Mediation is a process by which a neutral third party called a mediator helps people in conflict negotiate a mutually acceptable agreement. The parties to the mediation control the outcome.
A mediator facilitates communication, promotes understanding, assists the parties to identify their needs and interests, and uses creative problem solving techniques to enable the parties to reach their own agreement.
Unlike court or arbitration, no one imposes a solution on a party. If all of the parties do not agree to the result, the dispute remains unresolved.
Mediation gives parties much more control over the way their dispute or difference is dealt with and over the outcome. If negotiations are unsuccessful, mediation provides an alternative to pursuing litigation or other more formal processes. The scope for solutions is usually greater than the remedies available in courts and tribunals, or even in prolonged negotiation.
Mediation costs considerably less than litigation.
The mediation process can usually settle a dispute within a few sessions. Most mediation’s conclude or settle within thirty days from initiating the process.
Mediation statistically settles over 85% of initiated disputes.
The process of Mediation is flexible and informal. It is not necessary to have a lawyer represent you during the mediation process. However, some individuals feel more comfortable with legal representation.
Disputing parties are directly engaged in the negotiation of their settlement. Parties also enhance the likelihood of continuing their relationships by utilising mediation.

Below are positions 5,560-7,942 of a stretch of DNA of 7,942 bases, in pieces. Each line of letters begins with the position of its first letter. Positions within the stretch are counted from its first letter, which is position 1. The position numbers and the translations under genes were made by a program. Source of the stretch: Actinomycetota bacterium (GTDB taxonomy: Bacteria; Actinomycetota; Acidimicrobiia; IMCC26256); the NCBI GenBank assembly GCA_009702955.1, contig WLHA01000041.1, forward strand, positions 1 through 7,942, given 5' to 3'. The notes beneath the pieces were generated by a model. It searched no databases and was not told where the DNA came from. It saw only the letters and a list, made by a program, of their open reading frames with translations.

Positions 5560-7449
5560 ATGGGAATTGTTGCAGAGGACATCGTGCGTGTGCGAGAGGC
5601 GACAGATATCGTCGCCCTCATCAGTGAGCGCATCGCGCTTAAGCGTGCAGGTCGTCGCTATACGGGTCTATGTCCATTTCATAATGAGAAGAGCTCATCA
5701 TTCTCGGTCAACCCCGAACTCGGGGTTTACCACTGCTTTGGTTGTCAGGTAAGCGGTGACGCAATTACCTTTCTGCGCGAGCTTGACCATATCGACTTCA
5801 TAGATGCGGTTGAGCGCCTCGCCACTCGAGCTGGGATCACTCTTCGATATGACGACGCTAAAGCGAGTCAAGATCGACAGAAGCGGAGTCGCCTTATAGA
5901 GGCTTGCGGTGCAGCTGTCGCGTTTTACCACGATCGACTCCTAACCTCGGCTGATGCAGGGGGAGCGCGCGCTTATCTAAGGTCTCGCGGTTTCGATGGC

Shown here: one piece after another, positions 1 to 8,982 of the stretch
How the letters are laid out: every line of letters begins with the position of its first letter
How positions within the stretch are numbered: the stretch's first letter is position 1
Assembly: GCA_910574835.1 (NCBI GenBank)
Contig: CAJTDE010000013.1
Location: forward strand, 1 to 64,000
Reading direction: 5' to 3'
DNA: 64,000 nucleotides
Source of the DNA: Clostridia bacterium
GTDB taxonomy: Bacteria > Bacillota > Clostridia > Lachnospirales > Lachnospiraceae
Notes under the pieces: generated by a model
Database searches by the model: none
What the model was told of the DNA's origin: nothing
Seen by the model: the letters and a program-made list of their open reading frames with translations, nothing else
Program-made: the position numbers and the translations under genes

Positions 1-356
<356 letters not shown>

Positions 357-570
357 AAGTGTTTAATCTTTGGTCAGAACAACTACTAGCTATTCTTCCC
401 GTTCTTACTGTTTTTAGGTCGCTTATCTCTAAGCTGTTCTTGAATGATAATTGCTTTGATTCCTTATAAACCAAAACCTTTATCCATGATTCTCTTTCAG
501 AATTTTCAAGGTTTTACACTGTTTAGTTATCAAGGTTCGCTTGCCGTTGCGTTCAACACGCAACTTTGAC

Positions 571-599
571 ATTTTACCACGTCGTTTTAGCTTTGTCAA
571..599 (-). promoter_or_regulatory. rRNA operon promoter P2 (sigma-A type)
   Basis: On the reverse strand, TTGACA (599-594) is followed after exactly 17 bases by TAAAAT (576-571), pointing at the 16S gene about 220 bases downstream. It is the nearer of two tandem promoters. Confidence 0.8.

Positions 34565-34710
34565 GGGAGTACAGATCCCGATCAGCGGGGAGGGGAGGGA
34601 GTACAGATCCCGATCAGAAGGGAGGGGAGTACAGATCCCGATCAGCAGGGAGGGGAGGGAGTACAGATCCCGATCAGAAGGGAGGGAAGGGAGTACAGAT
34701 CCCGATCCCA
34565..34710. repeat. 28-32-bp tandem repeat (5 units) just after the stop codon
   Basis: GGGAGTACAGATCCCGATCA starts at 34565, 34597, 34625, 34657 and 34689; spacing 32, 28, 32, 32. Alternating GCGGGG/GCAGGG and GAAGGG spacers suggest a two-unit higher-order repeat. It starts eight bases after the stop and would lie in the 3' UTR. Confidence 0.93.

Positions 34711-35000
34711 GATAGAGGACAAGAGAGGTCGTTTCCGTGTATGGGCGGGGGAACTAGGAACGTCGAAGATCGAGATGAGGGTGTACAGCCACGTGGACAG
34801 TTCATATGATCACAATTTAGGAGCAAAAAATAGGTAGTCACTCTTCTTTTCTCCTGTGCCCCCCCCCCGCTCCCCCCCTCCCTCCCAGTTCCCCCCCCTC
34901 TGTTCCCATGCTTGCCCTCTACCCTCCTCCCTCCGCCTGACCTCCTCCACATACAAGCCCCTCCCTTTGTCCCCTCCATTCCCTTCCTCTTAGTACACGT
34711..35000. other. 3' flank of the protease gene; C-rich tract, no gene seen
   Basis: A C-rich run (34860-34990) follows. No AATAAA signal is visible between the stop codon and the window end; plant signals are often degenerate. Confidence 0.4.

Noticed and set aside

Information disclosed during mediation may not be divulged as evidence in any trial or judicial proceeding, except so far as required by law or with the consent of the parties.
There is a requirement that the parties attend mediation prior to applying for parenting orders, unless an exemption applies.
If a parent refuses to attend mediation, or both parents attend mediation and no agreement about parenting arrangements for your children are able to be reached, the family dispute resolution practitioner will issue a certificate in accordance with section 60I of the Family Law Act 1975 (Cth), which allows the parents to initiate court proceedings seeking parenting orders from the court.
The section 60I certificate is valid for 12 months and after this date if proceedings are not initiated in court, the parties will need to re-engage in further family dispute resolution.